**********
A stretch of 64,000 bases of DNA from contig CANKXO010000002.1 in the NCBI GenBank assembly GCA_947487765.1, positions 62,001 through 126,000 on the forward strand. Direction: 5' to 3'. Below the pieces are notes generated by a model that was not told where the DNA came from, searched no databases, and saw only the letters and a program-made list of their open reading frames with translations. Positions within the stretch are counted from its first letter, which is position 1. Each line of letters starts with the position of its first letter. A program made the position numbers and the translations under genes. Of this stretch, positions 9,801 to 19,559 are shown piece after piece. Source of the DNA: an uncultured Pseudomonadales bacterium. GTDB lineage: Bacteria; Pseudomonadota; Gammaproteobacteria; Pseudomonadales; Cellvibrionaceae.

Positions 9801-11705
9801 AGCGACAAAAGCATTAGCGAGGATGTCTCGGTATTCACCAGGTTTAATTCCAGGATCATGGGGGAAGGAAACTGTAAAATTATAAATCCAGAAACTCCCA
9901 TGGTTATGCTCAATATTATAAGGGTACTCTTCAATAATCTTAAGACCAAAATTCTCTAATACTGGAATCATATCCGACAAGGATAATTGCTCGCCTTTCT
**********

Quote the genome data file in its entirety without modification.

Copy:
A stretch of 64,000 bases of DNA from contig CANKXO010000002.1 in the NCBI GenBank assembly GCA_947487765.1, positions 62,001 through 126,000 on the forward strand. Direction: 5' to 3'. Below the pieces are notes generated by a model that was not told where the DNA came from, searched no databases, and saw only the letters and a program-made list of their open reading frames with translations. Positions within the stretch are counted from its first letter, which is position 1. Each line of letters starts with the position of its first letter. A program made the position numbers and the translations under genes. Of this stretch, positions 9,801 to 19,559 are shown piece after piece. Source of the DNA: an uncultured Pseudomonadales bacterium. GTDB lineage: Bacteria; Pseudomonadota; Gammaproteobacteria; Pseudomonadales; Cellvibrionaceae.

Positions 9801-11705
9801 AGCGACAAAAGCATTAGCGAGGATGTCTCGGTATTCACCAGGTTTAATTCCAGGATCATGGGGGAAGGAAACTGTAAAATTATAAATCCAGAAACTCCCA
9901 TGGTTATGCTCAATATTATAAGGGTACTCTTCAATAATCTTAAGACCAAAATTCTCTAATACTGGAATCATATCCGACAAGGATAATTGCTCGCCTTTCT